An Open Letter To YouTube About Censoring Its Transgender Creators

As a 23-year-old trans man living in a state with anti-transgender bathroom bills, my STP has saved my life in numerous occasions.

Dear YouTube and YouTube Community (because this affects you too),

- How to: DIY Harness,

- DIY: Cheap Packer,

- Sam STP Review, and

- The Pierre Review.

What do these have in common?

They are all videos made by YouTube creator Chase Ross, also known as uppercaseCHASE1, that have been unfairly age-restricted at one point or another thanks to your messed up system.

Just so you know, Ross is a YouTube veteran and has been creating content for over 10 years. It has become his career and he’s well-known among the transmasculine community for his comedic relief on sexual education topics. Ross has stated he makes these review videos because there is a lack of sexual health education in the trans community. He has said over 60% of his videos have been flagged under restriction mode, despite containing no mature content.

I’m a long time viewer of Ross’ and have used YouTube to access information since it came out when I was 11. I have been fortunate enough to watch his channel grow to what it is today, 80,000+ subscribers.

I was 17 years old when I came across my first Chase Ross video, searching the internet for answers about myself. Of course I lived in Montana, where there is such a lack of transgender education that most transgender people here figure out who they are via the internet. But finding out about all things trans on the internet isn’t limited to Montana, it is common all over the world.

Montana isn’t the easiest place to be transgender, being ranked as the 49th worst state to live in as transgender, according to Refinery29. They rated each state’s laws protecting transgender people, Montana earning a 7 out of 100. So you can see why passing as male in bathroom settings is important to my overall health and safety.

Now before you say, “Declan, these videos are all penis ‘sex toy’ related and should be restricted,” or “What the heck does STP mean?” Let me educate you.

A packer or a stand to pee device (STP), also known as a prosthetic penis, are devices transgender men use to create the appearance of a bulge and or to stand and pee like cisgender men. If you want a good one, they are usually expensive, but can range in price anywhere from $12 to $400. They shouldn’t be restricted because they are not sex toys, though you can now buy ones that you can pack, pee and can “play” with.

The transmasculine community has used YouTube for years as a platform to educate and help transgender men make informed decisions when purchasing gender affirming products. There are now many different products and companies selling these devices, that it’s hard to choose wisely. Not to mention most are sold online, so it’s difficult to tell what they really look like. Trust me, it’s the worst feeling in the world spending hundreds of dollars on something that doesn’t work or look like it should.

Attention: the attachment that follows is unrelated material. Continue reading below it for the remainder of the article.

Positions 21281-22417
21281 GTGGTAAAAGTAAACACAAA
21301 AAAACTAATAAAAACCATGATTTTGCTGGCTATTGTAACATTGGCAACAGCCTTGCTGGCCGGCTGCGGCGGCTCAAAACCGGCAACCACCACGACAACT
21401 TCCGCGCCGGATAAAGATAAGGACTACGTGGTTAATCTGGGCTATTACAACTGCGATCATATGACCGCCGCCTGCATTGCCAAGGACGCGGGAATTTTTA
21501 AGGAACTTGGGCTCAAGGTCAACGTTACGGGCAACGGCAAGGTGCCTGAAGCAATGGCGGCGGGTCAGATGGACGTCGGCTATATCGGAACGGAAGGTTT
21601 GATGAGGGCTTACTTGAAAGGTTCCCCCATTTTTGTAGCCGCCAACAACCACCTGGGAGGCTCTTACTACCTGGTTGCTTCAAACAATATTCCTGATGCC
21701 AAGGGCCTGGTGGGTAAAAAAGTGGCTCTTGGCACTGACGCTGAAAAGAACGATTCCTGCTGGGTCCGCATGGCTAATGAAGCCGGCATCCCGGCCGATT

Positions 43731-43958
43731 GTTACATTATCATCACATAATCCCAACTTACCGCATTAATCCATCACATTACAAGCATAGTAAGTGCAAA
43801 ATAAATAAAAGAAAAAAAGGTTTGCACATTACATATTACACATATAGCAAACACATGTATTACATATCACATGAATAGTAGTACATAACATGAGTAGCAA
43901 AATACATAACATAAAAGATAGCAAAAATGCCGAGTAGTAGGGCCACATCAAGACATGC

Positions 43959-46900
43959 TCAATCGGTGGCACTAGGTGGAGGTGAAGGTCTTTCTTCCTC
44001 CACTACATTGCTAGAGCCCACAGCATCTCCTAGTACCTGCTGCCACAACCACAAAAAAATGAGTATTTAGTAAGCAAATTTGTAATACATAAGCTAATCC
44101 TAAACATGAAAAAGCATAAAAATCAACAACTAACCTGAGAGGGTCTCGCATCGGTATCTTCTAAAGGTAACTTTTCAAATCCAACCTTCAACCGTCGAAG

People like Ross have made it easier for the transmasculine community by making review videos about such devices. But it seems as though your system has flagged content like this as sexual, even though YouTube has told Ross his videos don’t break community guidelines. The videos listed above have minor if not any sexually explicit content.

As a 23-year-old transgender man living in a state that has recently tried to pass anti-transgender bathroom bills, my STP has saved my life in numerous bathroom situations, from using a urinal to taking a leak in nature while out trying to catch a Montana trout. It has helped me become one with myself. I view my prosthetic penis as a medical necessity, alleviating the bottom dysphoria I have. To me, it is no different than a prosthetic leg. I wouldn’t have been able to find the right one if it wasn’t for YouTube review videos. Even though, I may add, the significance of packing varies from trans person to trans person.

With everything going on in the U.S., the resurgence of bathroom bills, the supreme court not hearing Gavin Grimm’s case, these reviews have become more important now than ever before. But because of the age-restriction, these videos are now not available for transgender youth, a community that Ross has said needs these videos the most.

I know many young transgender men these videos could help. The age-restriction affects trans youth from obtaining the information they need to find themselves. Ross has said most of his viewers are between the ages of 13 and 17.

I do want to acknowledge your apology but I have to say, it’s not enough. Transgender accessibility to healthcare information isn’t a “sensitive issue.” It’s a basic human rights and access to life’s necessities issue. This issue could turn away future transgender creators, making it a business issue for you.

I don’t want to say YouTube is being transphobic because I don’t think you are. It may just be lack of education on transgender issues within your company or it’s your system of viewing flagged content that is flawed. The system is neglecting to recognize the needs of transgender people and is wrongfully deciding what is appropriate for my community.

This should be a concern for anyone, not just trans people, using YouTube as a platform. It is limited and prevents a fair trial when videos are flagged. It is a freedom of speech and information issue.

YouTube, you say you will use the input from your creators and viewers to train your systems and improve your algorithms. I’m here and visible to make sure someone holds you accountable for your promise. But the damage has been done to Chase, these videos now non-monetizable.

What can be changed?

Be more proactive and public about your support of transgender people. You can educate your staff on LGBTQ issues and needs. But first, fix the videos that have been unfairly age-restricted.


A transgender man who just needs to pee.